BA (Hons) Graphic Communication
Did you find it easy to settle in when you first started?
I was quite nervous when I first started. The transition to move from college to university was quite daunting, especially when you add moving into accommodation and being away from your family into the mix! I settled in pretty quickly and before you know it you’re calling people by their nicknames and having lunch with them.
We started the course with a group task which gave me a realistic insight into what working within industry would be like, as you're likely to be entering a job where you initially don't know anyone. It gave me the chance to learn how to work with people with different opinions, and was a great way to make new friends.
What kind of projects did you get involved in during your first year?
The first year focuses on the fundamentals of graphic communication, where we explore imagery, composition layouts and typefaces. My favourite project was designing a festival from scratch which including thinking of a suitable name, proposed audience, genre and location, we were given a lot of freedom to experiment.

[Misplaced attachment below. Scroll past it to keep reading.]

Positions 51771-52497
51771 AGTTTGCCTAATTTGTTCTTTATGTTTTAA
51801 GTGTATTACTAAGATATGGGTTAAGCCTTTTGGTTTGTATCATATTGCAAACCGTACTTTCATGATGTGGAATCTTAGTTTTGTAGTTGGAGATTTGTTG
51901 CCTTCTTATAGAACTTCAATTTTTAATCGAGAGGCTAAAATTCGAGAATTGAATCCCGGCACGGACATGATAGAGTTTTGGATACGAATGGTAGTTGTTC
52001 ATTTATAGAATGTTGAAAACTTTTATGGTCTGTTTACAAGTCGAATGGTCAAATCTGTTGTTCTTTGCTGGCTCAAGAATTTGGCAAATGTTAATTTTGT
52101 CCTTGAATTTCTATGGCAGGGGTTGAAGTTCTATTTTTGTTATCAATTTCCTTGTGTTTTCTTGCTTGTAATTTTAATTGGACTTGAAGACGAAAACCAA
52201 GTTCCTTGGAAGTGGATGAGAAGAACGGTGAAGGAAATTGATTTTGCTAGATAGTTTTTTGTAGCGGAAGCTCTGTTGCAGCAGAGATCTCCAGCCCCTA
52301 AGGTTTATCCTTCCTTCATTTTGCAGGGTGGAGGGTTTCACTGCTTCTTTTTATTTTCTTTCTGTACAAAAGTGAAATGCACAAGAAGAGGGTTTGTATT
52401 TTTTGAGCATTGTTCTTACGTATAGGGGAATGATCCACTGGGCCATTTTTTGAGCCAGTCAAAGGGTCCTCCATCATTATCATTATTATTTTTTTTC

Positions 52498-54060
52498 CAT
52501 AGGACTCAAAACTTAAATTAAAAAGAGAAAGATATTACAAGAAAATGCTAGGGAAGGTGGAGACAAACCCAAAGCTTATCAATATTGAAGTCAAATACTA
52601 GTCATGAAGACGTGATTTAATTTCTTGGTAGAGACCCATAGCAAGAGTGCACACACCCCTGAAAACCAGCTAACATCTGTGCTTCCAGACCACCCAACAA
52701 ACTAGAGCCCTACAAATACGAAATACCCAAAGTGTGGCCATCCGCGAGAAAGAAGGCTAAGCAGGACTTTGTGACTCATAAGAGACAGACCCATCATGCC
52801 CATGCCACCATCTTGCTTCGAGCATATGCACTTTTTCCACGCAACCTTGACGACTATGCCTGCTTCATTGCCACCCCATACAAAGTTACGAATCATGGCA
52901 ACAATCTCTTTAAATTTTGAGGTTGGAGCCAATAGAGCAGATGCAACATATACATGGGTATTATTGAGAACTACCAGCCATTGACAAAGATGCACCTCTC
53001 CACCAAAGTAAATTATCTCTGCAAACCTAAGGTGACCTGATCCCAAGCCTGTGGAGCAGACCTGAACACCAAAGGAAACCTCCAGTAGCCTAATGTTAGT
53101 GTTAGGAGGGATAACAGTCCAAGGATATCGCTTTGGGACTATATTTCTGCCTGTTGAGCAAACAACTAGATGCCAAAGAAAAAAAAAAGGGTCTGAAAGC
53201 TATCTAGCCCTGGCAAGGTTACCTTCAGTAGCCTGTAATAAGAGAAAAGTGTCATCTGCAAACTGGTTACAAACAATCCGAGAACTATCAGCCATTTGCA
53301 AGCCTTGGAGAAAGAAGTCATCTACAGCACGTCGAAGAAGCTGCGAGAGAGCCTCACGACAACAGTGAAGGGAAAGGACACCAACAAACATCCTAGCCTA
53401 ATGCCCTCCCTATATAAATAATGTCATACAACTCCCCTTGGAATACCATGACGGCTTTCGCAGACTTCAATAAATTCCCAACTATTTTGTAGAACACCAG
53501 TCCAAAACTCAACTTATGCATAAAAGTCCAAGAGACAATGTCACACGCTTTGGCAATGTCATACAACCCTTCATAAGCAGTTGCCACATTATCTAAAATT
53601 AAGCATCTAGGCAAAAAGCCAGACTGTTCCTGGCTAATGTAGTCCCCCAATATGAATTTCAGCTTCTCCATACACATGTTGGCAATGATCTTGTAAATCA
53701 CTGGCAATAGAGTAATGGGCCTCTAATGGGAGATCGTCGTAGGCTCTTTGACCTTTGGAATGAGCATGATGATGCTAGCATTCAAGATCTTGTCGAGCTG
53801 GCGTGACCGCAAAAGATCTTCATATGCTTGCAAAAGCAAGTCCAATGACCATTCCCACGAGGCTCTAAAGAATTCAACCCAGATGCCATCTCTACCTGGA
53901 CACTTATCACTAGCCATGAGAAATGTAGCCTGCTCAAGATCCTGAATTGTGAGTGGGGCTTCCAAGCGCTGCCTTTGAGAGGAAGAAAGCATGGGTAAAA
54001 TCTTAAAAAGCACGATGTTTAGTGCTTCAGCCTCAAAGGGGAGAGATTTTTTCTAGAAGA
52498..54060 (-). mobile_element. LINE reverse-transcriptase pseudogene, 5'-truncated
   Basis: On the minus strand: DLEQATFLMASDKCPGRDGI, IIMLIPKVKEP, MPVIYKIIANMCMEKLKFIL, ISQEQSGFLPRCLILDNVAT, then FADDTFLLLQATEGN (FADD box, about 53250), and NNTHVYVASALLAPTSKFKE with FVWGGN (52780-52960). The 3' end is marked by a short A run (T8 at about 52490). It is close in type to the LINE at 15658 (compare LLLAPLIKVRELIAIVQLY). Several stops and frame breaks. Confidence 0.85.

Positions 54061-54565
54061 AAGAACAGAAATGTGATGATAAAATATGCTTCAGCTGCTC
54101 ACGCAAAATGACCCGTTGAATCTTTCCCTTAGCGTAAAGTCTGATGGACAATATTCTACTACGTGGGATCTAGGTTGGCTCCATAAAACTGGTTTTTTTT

What have you enjoyed most about the course so far?
Honestly, I’ve enjoyed lots of things. If I had to choose I’d have to say the freedom to experiment.
Have you had the opportunity to go on any trips?
I got the opportunity to visit Design Manchester to hear from influential people within the industry. I also went to New York and was planning to go to Berlin, but unfortunately Covid-19 restricted us from doing so.
What advice would you give to someone starting your course?
The course allows you to be creative, all ideas are welcome and all possibilities are discussed, and the staff really do care!
My advice would be to not compare yourself to others as everyone is on their own journey and has different skills, and to focus on your individual unique style.
I’d also emphasise that it’s your first year, this year doesn’t count towards your final mark, but that doesn’t mean you should neglect your work ethic and reduce your production rate. If anything push yourself to the best of your abilities, whilst not putting too much pressure on yourself. If you do, it means you’ll get used to the grading style, deadline dates and learn how to achieve a high mark early on.
Finally don’t feel the pressure to have all the gadgets, to buy the most expensive Mac or feel you have to know everything there is to know about the Adobe software programmes. Learning different skills in your spare time is a great advantage, and the tutors are available for extra support. Don't forget the University allows you to borrow laptops and take advantage of the free software that is available.